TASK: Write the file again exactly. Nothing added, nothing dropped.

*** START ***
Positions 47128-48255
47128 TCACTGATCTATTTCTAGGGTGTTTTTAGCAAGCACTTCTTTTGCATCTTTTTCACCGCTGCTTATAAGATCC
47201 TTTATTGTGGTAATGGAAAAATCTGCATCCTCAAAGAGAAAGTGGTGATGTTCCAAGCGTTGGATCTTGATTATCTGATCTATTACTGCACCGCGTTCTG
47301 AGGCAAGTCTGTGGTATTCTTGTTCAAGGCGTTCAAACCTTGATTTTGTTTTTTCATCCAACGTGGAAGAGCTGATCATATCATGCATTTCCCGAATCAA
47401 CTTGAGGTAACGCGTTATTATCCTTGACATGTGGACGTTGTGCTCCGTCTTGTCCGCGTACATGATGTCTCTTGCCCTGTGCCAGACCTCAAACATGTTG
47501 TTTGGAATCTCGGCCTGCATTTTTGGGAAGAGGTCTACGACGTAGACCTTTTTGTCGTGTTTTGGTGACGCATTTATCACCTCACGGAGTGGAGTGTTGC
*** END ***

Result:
Positions 47128-48255
47128 TCACTGATCTATTTCTAGGGTGTTTTTAGCAAGCACTTCTTTTGCATCTTTTTCACCGCTGCTTATAAGATCC
47201 TTTATTGTGGTAATGGAAAAATCTGCATCCTCAAAGAGAAAGTGGTGATGTTCCAAGCGTTGGATCTTGATTATCTGATCTATTACTGCACCGCGTTCTG
47301 AGGCAAGTCTGTGGTATTCTTGTTCAAGGCGTTCAAACCTTGATTTTGTTTTTTCATCCAACGTGGAAGAGCTGATCATATCATGCATTTCCCGAATCAA
47401 CTTGAGGTAACGCGTTATTATCCTTGACATGTGGACGTTGTGCTCCGTCTTGTCCGCGTACATGATGTCTCTTGCCCTGTGCCAGACCTCAAACATGTTG
47501 TTTGGAATCTCGGCCTGCATTTTTGGGAAGAGGTCTACGACGTAGACCTTTTTGTCGTGTTTTGGTGACGCATTTATCACCTCACGGAGTGGAGTGTTGC